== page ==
Climate Roundup: War is a climate issue

The world doesn’t need another uninformed opinion (mine) on the Russian invasion of Ukraine–but if you, like me, aren’t up to speed on global politics, you might also be interested to learn how much the timing and the staging of this disaster has to do with fossil fuels.

How Fossil Fuels Play Into Putin’s Ukraine Strategy (Mother Jones, February 24, 2022)

This is how we defeat Putin and other petrostate autocrats (The Guardian, February 25, 2022)

This is not a “war for oil and gas” in the sense that too many of America’s Middle East misadventures might plausibly be described. But it is a war underwritten by oil and gas, a war whose most crucial weapon may be oil and gas, a war we can’t fully engage because we remain dependent on oil and gas. If you want to stand with the brave people of Ukraine, you need to find a way to stand against oil and gas.

One way to combat Russia? Move faster on clean energy (Los Angeles Times, February 26, 2022)

The environmental costs of Russia’s invasion of Ukraine (Grist, February 25, 2022)

Good takedown of some bad takes: War, Who Is It Good For? The Fossil Fuel Industry (Hot Take, February 27, 2022)

Climate change impacts are already happening

A little allegory to help explain the economic factors linking climate change to inflated prices for natural resources. (The Rise of Greenflation, The Atlantic, February 2, 2022)

A third of Americans are already facing above-average warming (The Guardian, February 5, 2022)

In 2021, there were 20 weather or climate disasters in the United states with losses exceeding $1 billion each, with a combined 688 fatalities. Battered and Flooded by Increasingly Severe Weather, Kentucky and Tennessee Have a Big Difference in Forecasting (Inside Climate News, February 24, 2022)

Slightly older article that popped up on my newsfeed and caught my eye, because 10% of the global population is… a lot. Climate Change Linked to 5 Million Deaths a Year, New Study Shows (Bloomberg, July 7, 2021)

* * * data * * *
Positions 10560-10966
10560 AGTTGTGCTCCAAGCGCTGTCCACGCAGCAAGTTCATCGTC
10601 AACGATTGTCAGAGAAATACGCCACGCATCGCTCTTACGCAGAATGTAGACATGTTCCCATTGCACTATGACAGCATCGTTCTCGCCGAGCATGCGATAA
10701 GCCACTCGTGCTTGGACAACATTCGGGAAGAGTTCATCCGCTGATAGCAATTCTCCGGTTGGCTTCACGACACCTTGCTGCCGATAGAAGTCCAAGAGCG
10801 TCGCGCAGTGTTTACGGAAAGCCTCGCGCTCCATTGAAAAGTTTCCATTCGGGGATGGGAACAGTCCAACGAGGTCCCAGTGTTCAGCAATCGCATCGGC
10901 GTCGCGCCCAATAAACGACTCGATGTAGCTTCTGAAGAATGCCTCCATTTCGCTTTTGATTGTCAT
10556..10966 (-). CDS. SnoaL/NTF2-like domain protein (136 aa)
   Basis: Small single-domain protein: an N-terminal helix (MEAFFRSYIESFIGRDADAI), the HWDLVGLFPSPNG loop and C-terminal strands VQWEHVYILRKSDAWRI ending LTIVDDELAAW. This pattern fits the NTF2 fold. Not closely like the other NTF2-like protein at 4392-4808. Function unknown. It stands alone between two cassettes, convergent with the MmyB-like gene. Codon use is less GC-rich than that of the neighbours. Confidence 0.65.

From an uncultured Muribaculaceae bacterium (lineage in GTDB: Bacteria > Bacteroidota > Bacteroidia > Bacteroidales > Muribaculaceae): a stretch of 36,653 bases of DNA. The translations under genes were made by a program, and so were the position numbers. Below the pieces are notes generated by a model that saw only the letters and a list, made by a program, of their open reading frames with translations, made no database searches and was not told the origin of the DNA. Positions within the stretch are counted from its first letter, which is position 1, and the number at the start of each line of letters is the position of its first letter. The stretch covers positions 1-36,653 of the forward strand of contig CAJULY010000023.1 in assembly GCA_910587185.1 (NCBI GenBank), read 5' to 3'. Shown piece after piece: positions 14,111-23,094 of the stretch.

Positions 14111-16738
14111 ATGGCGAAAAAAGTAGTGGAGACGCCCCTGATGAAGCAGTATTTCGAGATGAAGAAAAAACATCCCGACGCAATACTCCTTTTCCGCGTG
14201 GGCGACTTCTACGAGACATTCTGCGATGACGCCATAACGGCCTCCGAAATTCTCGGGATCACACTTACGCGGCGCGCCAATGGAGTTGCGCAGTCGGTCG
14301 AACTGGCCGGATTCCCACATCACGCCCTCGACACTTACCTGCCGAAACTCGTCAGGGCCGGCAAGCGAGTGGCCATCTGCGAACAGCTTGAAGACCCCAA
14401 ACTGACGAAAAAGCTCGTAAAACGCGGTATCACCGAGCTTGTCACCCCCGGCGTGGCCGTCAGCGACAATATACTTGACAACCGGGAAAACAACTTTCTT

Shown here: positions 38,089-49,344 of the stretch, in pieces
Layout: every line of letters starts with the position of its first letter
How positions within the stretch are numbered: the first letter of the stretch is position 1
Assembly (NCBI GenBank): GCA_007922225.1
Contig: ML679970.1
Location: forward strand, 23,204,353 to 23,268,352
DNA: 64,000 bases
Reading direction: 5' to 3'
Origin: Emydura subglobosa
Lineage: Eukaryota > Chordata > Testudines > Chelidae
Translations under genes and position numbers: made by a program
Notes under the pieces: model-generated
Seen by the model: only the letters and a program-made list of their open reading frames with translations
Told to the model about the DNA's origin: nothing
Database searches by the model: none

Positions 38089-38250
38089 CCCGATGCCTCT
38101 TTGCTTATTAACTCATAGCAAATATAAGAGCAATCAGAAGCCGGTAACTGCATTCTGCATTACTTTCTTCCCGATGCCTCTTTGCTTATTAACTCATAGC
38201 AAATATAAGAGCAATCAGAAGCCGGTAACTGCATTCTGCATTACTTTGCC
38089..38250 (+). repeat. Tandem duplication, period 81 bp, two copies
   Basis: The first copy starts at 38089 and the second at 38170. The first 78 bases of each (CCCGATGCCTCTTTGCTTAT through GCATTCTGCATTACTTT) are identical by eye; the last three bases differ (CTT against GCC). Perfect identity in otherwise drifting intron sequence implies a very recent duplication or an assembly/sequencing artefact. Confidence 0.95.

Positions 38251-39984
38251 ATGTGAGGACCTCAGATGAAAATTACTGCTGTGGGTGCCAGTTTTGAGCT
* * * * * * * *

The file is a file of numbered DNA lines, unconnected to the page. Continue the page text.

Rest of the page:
Brands aren’t your friends

Spoiler: everybody thinks corporations should…. Climate change will be expensive. Who should pay? (Politico, February 9, 2022)

….except corporations.
Google, Walmart, and Other Big Companies Are Half-Assing Their Climate Plans (Earther, February 7, 2022)
Climate change: Top companies exaggerating their progress – study (BBC News, February 7, 2022)
Fossil Fuel Industry Emitting 70% More Methane Than Official Numbers Show (Earther, February 24, 2022)

Response on a local scale

Recently I wrote about my local park and the plans to transform it, with an eye toward mitigating increased precipitation and flooding. As I mentioned, there’s been a lot of pushback against the plan, largely from local visitors who, like me, fell in love with the park in its current state and will mourn the loss of some of its unique character. I understand both sides, but have made my peace with the need to adapt to the climate we have.

So I read about the pushback against New York’s plan for the East River Park with great interest. In some ways it’s similar: East River Park has found itself submerged in river water before, and it will again, and the plan includes substantial landfill to raise the park and make it a sort of buffer against the rising river. Also similarly, residents seem not to have been looped in on these plans, and emotions are running high. (There’s a provocative image of protesters chained to a London plane tree.) Lessons from New York: What makes a community turn against climate adaptation? (Grist, February 8, 2022)

Obligatory notes of hope

Trees don’t rush to heal from trauma and neither should we (Psyche, February 1, 2022)

Not Perfect, Just Better (Atmos, January 31, 2022). The Atmos climate editor runs through some of the changes her household has made to reduce their impact on the environment. I find lists like this inspiring and useful. It can be overwhelming to reckon with our own patterns of consumption; there are so many angles, so many big and small decisions, and even when proactive measures are within reach, there’s so much homework to do when choosing alternatives. That’s why it’s so important to share, I think! Crowdsource the homework. Share mistakes as well as successes. Accept that some is better than none. And as the editor writes,

Becoming more environmentally conscious is a learning process, and we won’t always make the best decisions at first. What’s important is that you’re making a better choice today than you did yesterday.

The Case for Good News in Climate Coverage (The New Republic, February 25, 2022)

But the most important reason to cover good climate news, consciously and intentionally, is simpler: It exists, and there are plenty of systemic reasons that it’s often overlooked. The dearth of good climate news in the U.S. media reflects a morbid focus on national news at the expense of local, state, or global developments. Our national government is so hobbled by fossil fuel money and right-wing ideology that good climate news can be hard to find. That’s not the case in many state and local governments and certainly not overseas, either.

From a fellow member of Rewilding Our Stories: Towards Solarpunk Futures (Center for Sustainable Futures, Teacher’s College Columbia University, January 20, 2022)


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